Last but not least … best use cables as short as possible.


A Yamaha MG 16.

Wow, what a response. This was certainly your moment and you smashed it. Thanks for the information.

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If you mean that there is no ground contact on the plug, which is the case for some power supplies … please don’t laugh … sometimes it helps, if we plug the connector just the other way around in the jack … no joking … really :wink:

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I’d also recommend getting a pack of ferrite rings! Add them to power supply cables that don’t have them already. Also, check that you are using the right unbalanced vs. balanced cables for each synth. I’ve had a few monosynths where I would get significant noise on a balanced cable, but unbalanced would instantly solve it.


Agreed, aka Ferrite Beads… worth the small investment.


@jdaddyaz in addition to the above, I’d recommend using balanced cables from your mixer to your interface and your interface to your monitors, if you aren’t already. I live in a house with old wiring and terrible grounding, had awful hum when I first set up my interface + monitors. Switched to balanced cables for the monitors, problem solved.


Thanks everyone. I’ve added some things to my online cart. Will report back if we have success.

I had noise coming from my soundcard (usb transmit noise from my computer) to my monitors.
I fixed the issue by setting balanced jack <-> XLR from the soundcard to ART DTI isolator, then balanced XLR from ART DTI to the monitors.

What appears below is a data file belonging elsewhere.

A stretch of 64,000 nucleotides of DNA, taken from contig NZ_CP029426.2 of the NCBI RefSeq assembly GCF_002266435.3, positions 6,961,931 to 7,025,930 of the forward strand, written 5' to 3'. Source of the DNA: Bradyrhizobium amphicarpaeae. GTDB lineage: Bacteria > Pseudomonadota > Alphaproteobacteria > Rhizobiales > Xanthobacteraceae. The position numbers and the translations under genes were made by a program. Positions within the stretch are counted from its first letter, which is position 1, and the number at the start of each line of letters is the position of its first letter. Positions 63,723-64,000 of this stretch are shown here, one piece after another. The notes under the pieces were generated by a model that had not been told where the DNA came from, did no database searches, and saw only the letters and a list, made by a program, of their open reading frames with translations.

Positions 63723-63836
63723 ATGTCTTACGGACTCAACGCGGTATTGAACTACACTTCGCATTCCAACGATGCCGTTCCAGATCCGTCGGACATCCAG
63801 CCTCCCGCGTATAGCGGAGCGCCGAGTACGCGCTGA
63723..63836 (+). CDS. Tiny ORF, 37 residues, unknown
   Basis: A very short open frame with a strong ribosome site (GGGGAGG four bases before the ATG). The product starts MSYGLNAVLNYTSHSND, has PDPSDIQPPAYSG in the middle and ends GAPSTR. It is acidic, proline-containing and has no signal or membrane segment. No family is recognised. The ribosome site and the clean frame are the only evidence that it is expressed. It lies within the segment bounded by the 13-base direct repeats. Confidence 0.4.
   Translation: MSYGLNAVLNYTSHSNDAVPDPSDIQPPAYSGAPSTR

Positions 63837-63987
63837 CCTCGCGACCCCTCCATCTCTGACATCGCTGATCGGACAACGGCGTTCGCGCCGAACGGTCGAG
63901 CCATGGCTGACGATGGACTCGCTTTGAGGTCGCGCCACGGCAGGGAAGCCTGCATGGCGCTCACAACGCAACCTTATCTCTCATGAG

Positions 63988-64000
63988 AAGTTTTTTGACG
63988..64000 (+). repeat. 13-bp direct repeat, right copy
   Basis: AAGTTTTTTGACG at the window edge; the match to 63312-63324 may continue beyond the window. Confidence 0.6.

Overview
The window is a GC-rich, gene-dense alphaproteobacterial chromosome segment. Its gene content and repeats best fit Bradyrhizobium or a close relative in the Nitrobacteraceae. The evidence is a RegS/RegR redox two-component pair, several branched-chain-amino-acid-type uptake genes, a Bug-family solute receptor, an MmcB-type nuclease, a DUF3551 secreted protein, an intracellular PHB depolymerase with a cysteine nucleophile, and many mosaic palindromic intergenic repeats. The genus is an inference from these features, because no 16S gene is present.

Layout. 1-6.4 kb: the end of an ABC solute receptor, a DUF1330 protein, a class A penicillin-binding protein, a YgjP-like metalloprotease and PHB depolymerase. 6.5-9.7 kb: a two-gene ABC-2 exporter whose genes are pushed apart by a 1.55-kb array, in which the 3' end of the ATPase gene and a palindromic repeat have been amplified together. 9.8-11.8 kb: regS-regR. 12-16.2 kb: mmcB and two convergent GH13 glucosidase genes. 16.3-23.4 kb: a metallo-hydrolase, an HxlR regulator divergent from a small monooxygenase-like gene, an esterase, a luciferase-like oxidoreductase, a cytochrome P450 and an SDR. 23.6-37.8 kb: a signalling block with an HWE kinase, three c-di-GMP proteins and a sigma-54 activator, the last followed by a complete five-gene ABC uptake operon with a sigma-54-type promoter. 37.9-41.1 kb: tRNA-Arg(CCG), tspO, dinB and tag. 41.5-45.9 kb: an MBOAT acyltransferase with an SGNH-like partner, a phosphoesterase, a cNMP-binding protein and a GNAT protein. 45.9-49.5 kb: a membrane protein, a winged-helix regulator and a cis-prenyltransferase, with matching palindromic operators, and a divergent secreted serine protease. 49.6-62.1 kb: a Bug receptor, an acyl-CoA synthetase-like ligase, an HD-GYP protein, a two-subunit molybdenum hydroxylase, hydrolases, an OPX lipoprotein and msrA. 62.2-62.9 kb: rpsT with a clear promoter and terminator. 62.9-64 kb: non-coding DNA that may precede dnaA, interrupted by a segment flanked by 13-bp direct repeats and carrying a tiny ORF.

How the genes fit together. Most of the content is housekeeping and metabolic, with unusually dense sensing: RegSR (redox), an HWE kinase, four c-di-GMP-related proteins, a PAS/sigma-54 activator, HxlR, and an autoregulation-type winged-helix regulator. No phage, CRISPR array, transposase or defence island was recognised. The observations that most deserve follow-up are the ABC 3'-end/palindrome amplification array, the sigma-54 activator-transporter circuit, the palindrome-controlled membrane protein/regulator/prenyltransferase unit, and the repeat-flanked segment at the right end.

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I have everything running through a Furman M-8x power conditioner. It’s worth the small investment to clean your power up if you don’t already have one. Less than $100 and made exactly for your situation. Plug everything into it up to 15amps (most people will be able to plug all of their gear into it).

Also I second the ferrite beads suggestion after the power conditioner. I keep a few around just in case.

If all else fails you can just unplug all of the audio cables and the noise will be gone :crazy_face:


Next topic. Got rid of noise, but now no sound. Vicious cycle.


You can buy, very expensive, power cables, they use them in mastering studios, I think you can pick them up for about £200 for 2m 2nd hand , I can’t recall the name, but I’m sure you’ll be able to find them. Worth knowing about I guess.

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But will a $200, 2 inch rca cable give me the heavenly crystal clear sounds that I so think I desire. I mean I read somewhere that if you want to hear those tones that supposedly “our ears can’t hear”, I need to drop a minimum of $1400 on cables, and then get a convertor $6000 transformer, with shampooing and conditioner technology that is powered by crystals and the blood of a virgin Himalayan goats.

Oh wait…you were serious. Sorry. I thought you were referring to those crazy prices that some audiophiles pay for “premium” cables. I guess $200 for a cable that is two meters long and used for mastering purposes makes sense. Good to know.

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not a pro at all … wouldn’t a DI-box help?